Information on earlier devices is relatively difficult to come by these days; the old databooks tend to get thrown away, and few suppliers bothered to create soft-copy datasheets for parts that were already end-of-life as the industry was migrating to online information transfer in the mid-late '90s.

The Moral of the Story

Were the content of this post to be condensed into a solitary nugget of insight, it might be this:

Do not presume that manufacturer’s current ratings are relevant to your application; evaluate all such things from a thermal management perspective in light of expected application conditions.

While low-voltage FETs like those used as examples here are likely the most eggregious offenders in terms of advertised values exceeding practical limitations, the principle applies to other product types as well. Discrete power semiconductors of all flavors are likely suspects, but current flows of all sorts that fall within rated limits can present unwelcome thermal surprises if left unevaluated. Stay alert–like other predatory creatures, datasheets prefer to attack when their targets are distracted…

Appendix A: Beware the Accomplice

As if thermal management for high-current devices themselves wasn’t bad enough, high-current applications also demand close attention to circuit board design, given the fact that copper is not a room-temperature superconductor. A one-inch length of half-inch wide PCB trace made of “heavy” 2 oz. copper (25x13mm, 70um thick, for the metric world) has an end-to end resistance of about half a milliohm. That would be seen as a very beefy trace and negligible resistance in a lot of applications, but the ~25A maximum drain current contemplated for a surface-mounted IRL3713 passing through it’s length would result in a power dissipation approaching a third of a watt, which one model for PCB trace heating suggests would cause in a temperature rise of about 20°C. Since surface-mounted parts use the PCB traces they’re attached to as a heat sink, that could result in the “ambient” temperature for the part being 20°C higher than expected if trace heating effects are neglected in one’s analyses. And what about that marquee 260A figure? Even with a 20oz (0.7mm) copper thickness, a half-inch wide, one-inch long PCB trace would dissipate over three watts when carrying such a current, suggesting a temperature rise upwards of 220°C. That liquid nitrogen bath might come in handy…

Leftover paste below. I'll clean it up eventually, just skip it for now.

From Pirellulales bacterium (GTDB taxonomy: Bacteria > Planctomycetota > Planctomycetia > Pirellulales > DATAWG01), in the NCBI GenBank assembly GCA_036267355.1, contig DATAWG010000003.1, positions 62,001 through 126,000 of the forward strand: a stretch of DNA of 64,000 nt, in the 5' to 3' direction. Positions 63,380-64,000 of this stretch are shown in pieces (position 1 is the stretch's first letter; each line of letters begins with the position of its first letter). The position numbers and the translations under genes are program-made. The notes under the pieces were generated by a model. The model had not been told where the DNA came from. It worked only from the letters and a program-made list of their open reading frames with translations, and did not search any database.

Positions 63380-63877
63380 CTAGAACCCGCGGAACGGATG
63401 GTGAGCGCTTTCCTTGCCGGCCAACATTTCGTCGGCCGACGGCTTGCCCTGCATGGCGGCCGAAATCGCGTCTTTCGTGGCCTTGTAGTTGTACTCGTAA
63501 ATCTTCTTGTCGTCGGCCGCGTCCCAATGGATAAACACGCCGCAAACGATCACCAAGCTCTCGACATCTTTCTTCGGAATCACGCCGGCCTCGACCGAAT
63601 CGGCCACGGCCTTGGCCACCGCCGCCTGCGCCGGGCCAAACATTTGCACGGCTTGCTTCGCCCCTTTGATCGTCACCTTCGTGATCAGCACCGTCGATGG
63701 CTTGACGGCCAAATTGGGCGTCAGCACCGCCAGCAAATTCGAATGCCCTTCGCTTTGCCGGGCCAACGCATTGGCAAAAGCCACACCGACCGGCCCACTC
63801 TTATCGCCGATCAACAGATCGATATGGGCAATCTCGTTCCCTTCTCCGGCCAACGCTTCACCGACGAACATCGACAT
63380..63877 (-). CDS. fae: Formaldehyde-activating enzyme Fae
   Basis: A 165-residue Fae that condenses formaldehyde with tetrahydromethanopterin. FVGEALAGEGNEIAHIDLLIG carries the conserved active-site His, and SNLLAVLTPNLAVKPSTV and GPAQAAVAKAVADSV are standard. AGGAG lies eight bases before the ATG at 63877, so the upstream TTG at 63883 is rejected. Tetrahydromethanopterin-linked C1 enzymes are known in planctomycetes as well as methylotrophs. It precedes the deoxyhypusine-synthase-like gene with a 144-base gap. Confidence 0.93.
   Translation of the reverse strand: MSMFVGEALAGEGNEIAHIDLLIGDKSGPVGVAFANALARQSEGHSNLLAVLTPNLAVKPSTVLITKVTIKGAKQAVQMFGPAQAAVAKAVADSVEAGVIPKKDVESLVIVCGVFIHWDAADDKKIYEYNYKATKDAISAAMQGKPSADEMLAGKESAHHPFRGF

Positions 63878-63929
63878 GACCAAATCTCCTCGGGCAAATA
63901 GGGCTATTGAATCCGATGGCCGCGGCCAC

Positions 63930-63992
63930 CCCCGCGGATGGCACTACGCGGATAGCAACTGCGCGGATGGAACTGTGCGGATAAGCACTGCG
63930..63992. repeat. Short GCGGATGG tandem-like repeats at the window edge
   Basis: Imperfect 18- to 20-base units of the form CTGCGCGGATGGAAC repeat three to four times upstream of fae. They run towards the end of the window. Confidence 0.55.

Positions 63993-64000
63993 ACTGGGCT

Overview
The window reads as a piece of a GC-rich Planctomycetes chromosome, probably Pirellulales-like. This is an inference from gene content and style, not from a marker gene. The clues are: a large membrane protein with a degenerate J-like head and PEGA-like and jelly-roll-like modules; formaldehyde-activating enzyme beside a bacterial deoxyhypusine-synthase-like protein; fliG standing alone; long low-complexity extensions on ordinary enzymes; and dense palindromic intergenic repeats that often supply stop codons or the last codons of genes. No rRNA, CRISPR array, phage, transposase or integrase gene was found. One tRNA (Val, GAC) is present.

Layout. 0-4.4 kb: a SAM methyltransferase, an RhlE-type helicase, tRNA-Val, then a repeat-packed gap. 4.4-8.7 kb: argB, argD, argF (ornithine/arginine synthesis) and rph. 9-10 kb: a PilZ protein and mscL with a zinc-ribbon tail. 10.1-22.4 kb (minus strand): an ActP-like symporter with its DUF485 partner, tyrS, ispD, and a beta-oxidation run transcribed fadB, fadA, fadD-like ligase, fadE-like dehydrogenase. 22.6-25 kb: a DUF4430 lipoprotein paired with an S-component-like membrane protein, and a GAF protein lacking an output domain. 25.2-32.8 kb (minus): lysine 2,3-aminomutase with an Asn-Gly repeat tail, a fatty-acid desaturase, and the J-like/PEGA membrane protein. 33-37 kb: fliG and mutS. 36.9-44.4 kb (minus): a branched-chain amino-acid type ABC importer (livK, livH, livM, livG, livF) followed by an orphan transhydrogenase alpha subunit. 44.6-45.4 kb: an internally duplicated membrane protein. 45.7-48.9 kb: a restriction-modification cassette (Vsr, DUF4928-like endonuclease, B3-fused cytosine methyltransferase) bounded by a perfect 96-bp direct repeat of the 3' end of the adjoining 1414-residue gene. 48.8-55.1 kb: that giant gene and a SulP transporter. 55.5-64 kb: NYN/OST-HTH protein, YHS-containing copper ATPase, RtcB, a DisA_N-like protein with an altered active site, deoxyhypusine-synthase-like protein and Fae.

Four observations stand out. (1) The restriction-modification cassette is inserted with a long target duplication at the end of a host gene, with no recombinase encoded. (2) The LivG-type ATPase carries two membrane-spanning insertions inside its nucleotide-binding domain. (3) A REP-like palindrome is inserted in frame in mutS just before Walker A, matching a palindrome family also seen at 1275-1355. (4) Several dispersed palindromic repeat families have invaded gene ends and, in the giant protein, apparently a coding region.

Figure 13. An approximation of what 1" total length of 1/2" wide trace (yellow region) between a D2PAK transistor and a set of high-current screw terminals might look like on a printed circuit board.

Appendix B: Cryogenics and Cocktail Napkins

Engineering folklore is filled with tales of calculations done on cocktail napkins or similar expedient materials(1)(2) during a moment of inspiration. Keen observers might note that the prospect of using a heatsink in a liquid nitrogen bath is rather off-label, and that using the published thermal resistance figures directly in that case is probably not valid. It’s a salient point, which begs at least for some napkin-grade calculations to better feel out just how far off the mark the notion might actually be.